Alexander Waugh was born in 1963, and is the grandson of Evelyn Waugh, and a son of columnist Auberon Waugh and novelist Teresa Waugh. After studying music at Manchester University, he became Chief Opera Critic at the Mail on Sunday and the London Evening Standard. He has written several books on music, including Classical Music: A New Way of Listening, which has been translated into fourteen languages. He is also a publisher, cartoonist, composer, and illustrator. He lives in Somerset, England, with his wife and three children.

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God 5 out of 5 based on 0 ratings. 1 reviews.
Guest More than 1 year ago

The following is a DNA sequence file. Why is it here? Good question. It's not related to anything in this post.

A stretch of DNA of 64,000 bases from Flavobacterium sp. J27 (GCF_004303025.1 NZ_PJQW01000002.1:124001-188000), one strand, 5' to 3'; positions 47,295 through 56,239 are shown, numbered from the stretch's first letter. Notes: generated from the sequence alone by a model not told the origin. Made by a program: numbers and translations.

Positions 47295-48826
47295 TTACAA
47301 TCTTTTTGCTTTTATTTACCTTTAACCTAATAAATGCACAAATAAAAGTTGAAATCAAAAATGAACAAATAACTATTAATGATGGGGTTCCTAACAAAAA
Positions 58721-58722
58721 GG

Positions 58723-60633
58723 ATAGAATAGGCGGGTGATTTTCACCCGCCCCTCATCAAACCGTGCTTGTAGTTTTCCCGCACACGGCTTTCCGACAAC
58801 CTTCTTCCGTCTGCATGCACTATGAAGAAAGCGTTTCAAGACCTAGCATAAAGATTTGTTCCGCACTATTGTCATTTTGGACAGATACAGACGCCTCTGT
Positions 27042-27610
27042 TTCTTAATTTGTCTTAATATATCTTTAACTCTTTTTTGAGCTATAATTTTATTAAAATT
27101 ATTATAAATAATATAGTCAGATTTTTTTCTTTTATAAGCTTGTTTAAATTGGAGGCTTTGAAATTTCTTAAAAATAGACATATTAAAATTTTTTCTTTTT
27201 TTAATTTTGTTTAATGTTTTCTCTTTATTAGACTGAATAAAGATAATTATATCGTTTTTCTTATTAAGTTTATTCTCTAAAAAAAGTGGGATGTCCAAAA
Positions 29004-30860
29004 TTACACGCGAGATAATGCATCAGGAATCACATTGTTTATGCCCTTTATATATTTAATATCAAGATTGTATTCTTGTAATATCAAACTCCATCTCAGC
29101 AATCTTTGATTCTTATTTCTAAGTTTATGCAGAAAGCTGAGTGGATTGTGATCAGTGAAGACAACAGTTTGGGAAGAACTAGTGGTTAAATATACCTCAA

Alexander Waugh's excellent little book delves into some of the stranger stories associated with Judeo-Christian-Muslim belief. What Waugh makes clear is that much of the Old Testament is a collection of just-so stories that strain ones faculty of belief. Can one believe in a God who does silly and capricious things like asking Abraham to sacrifice his son, and then when he does do it, God says, 'Just kidding'? There's nothing wrong with belief in goodness, kindness and concern for one's fellow man, but this book clarifies the fact that the Judeo-Christian-Muslim belief system is so hopelessly out of date, so tied to a culture not our own (that of a small goat herding middle-eastern tribe that lived about 3 to 4 thousand years ago)that believers have to jump over backwards to make sense of some of its ideas, rules and tenets. What Waugh shows through this very entertaining book is that much of the Bible is pure drivel fit only for the minds of people with no imagination and little intelligence. That guarantees it will continue to survive for another 2000 years at least! I recommend it to all persons who need their unbelief refurbished.